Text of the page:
Locations Wines: Comparing California And France

24 Jan

The scene: a midweek, extended family dinner in the suburbs of Manhattan.

I uncork and pour a wine for my brother-in law, and casually mention that this is a new selection by a winemaker I have followed for years, but have yet to try.

We let the wine breathe until dinner service starts. He tries a taste, and then another as his eyes widen.

He is having a “whoa” moment.

He swallows, takes a breath, then asks a barrage of questions: Who is the winemaker? Where is he from?  Where can he buy this bottle? How much does it cost? Are all this winemaker’s wines so good?

Almost immediately, he has become a fan.

My response to his “whoa” moment? “No real surprise there.”

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Locations Wines CA4 California Blend by Dave Phinney. 15.5% ABV, $20/bottle MSRP.

A blend of petite syrah, barbera, tempranillo, syrah, and grenache grapes from California’s Napa, Sonoma, Mendocino, and Sierra Foothills wine regions. Before visiting Lodi, I might have wondered at the varied grape selection, but not now. Thanks to my 2016 trip to Lodi and Napa, I now know that California has the myriad climates, soil, and geology to grow almost any grape to perfection. But I digress, how about my tasting notes?

Deep purple in color. Nose of black plum, cassis, rose bush, and young tobacco leaf. On the palate,  tremendous red fruit: raspberry, red plum, sour cherry. Secondary notes of green vegetation, forest floor, pepper and spice. The acidity and tannin are good matches for the  powerful flavors, and the heat spreads late across the top palate, leaving behind hints of cedar, granite, limestone, clay, sand and sodium. On the finish, the distinct flavor of mixed berry pie remains on the top palate as my mouth begs for the next sip.    

This California blend pairs beautifully with the red meat, potatoes and green salad we’ve prepared, but is also delightful to taste solo, or with raspberry-infused dark chocolate, or with goat cheese on fig and olive crisps. Best after a touch of air, the wine held up beautifully for four days until I could no longer control myself and finished the remainders.

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Back to my brother-in-law at dinner! Mid-meal, I am explaining Phinney’s work and his Locations, making wines in a region to represent that region well, at an affordable price. In a sense, these blends are obscure when compared to iconic wines from the same AVAs, but these present classic, beautiful, and delicious representations of their regions at a fraction of the price. His eye drifts across the room to a row of carefully ordered, yet-unopened bottles: my short-term tasting queue. Spying a similar label, he asks if we might open another bottle. “That one from France, if it’s by the same winemaker?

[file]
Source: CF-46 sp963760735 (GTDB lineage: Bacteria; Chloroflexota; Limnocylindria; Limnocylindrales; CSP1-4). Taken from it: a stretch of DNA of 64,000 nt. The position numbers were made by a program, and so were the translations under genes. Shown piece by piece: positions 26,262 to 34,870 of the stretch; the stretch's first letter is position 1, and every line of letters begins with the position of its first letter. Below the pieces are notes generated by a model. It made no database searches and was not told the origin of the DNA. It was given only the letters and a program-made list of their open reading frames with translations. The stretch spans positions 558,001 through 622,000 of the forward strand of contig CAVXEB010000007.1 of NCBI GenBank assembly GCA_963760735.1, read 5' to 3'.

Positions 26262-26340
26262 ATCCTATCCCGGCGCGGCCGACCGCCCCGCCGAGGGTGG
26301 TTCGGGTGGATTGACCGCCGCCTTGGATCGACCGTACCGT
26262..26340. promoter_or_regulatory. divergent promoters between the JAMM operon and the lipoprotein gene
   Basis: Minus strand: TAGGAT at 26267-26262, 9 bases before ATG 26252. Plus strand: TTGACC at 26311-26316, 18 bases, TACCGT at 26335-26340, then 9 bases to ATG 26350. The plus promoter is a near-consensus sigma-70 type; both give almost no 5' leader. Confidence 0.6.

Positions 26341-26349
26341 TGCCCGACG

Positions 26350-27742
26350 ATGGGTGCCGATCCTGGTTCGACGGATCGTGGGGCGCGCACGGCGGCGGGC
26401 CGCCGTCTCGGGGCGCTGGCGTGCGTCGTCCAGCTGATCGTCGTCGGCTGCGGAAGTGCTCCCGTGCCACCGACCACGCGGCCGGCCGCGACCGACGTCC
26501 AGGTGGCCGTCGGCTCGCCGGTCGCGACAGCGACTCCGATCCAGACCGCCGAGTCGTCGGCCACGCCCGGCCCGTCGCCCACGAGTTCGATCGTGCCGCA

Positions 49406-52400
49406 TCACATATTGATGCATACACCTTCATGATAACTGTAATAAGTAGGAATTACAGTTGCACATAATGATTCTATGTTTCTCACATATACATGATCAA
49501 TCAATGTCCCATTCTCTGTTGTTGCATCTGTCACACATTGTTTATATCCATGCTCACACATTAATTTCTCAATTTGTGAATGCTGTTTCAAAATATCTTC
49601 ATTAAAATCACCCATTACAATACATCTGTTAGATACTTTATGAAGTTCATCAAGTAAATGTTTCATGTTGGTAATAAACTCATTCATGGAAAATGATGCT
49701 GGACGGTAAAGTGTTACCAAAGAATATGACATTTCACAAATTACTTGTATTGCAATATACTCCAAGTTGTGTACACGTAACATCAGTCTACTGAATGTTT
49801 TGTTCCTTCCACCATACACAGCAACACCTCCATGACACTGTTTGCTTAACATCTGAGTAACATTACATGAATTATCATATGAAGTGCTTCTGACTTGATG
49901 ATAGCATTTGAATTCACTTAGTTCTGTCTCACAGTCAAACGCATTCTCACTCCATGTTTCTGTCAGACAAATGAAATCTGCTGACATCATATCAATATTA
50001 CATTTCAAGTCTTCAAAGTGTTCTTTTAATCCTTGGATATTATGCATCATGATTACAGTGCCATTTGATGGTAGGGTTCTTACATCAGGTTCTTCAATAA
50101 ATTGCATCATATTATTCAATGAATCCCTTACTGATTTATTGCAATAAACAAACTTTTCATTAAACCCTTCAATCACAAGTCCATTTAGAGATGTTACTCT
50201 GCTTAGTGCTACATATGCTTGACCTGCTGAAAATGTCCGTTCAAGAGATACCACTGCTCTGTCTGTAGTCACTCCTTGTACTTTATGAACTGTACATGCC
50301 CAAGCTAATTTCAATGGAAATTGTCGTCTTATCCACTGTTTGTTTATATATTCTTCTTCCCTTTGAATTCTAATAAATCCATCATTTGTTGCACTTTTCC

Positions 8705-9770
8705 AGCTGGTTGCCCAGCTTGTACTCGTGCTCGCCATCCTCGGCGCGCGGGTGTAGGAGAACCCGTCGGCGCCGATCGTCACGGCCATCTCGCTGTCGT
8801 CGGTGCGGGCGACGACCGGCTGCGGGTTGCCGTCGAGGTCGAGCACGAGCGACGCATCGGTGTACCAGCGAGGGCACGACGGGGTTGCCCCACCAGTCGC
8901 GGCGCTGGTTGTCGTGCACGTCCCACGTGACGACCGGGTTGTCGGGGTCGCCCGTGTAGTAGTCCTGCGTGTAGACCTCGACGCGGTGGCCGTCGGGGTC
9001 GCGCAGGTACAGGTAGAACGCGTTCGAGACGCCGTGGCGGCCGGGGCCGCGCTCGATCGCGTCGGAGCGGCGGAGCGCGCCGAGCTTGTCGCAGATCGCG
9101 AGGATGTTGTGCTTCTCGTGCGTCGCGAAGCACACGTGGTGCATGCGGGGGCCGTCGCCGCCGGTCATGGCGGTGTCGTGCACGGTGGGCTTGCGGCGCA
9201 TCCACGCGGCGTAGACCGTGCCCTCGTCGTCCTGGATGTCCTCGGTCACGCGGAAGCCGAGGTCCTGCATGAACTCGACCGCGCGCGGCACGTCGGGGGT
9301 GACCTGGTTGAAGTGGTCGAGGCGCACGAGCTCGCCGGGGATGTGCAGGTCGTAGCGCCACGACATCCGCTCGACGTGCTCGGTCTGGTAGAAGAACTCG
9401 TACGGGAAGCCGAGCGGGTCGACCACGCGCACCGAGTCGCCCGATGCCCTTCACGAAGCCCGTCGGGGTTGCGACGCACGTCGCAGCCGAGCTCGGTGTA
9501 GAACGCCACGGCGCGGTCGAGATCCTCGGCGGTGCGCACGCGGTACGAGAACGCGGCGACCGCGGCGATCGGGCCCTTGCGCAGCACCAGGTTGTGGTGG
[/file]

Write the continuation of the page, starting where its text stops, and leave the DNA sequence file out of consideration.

It makes me wonder if Dave Phinney like to fish. Because it’s one more winelover: hook, line, and sinker!

 

Locations Wines F4 French Red Wine Blend by Dave Phinney. 15% ABV, $18/bottle MSRP.

Ruby red in color with a gentle nose of green vegetation, red fruit, and a hint of lavender. On the palate, bright red fruit, nice acidity. Dried cranberry, strawberry, fresh raspberries, with the tannins as a soft underbelly. Southern France shines here, memories of Roussillon and Rhone flood back when the wine hits my tongue.

Because these wines are complex blends, it can be difficult to describe them well. But I’ll give it my best shot: Undeniably French, this wine demonstrates a sense of classic history, utilizing grapes both refined, yet comfortably rustic, much like a ’59 Renault Caravelle Cabriolet, whose soft lines and plush design is perfect for cruising in the Mediterranean sun. Compared to the bronzed and showy  Californian CA4 which offers sleek, sculpted perfection: think Steve McQueen as Bullitt in his ’68 GT Fastback.

Even tasting the wines back to back, I could not choose a favorite. Both were excellent pairing choices for the meal; both were excellent ambassadors to their home terroir. And both are utterly delicious.

My brother-in-law came to a simple conclusion. “A lot of the wines you serve are hard to find. But these… well, the wine blends might be obscure or hard to describe, but their labels are straightforward, simple, and easy to describe. So, I’ll just look for the label design, and buy them all.”

“No real surprise there.”

 

#MWWC30

à votre santé!

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Locations Wine Samples Provided by Balzac Communications.

 

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5 Responses to “Locations Wines: Comparing California And France”

  1. shez January 29, 2017 at 12:37 am #

    Thanks for sharing! These both sound delicious and I can definitely see why you couldn’t pick a favorite 🙂

    Like

  2. theswirlingdervish January 24, 2017 at 12:56 pm #

    I’ve seen these wines in the shop but haven’t tried them. Now, I definitely will! Both sound delicious!

    Liked by 1 person

    • jimvanbergen January 24, 2017 at 2:15 pm #

      I have tried several of these, and I can promise you that each wine offers an interesting blend and a solid representation of the wine region they are from. Add that to the $20 and under per bottle from Dave Phinney, and it is a no-brainer. Let me know which ones you try and how you like them! Cheers- JvB

      Liked by 1 person

  3. the drunken cyclist January 24, 2017 at 9:19 am #

    Reblogged this on mwwcblog.

    Liked by 1 person

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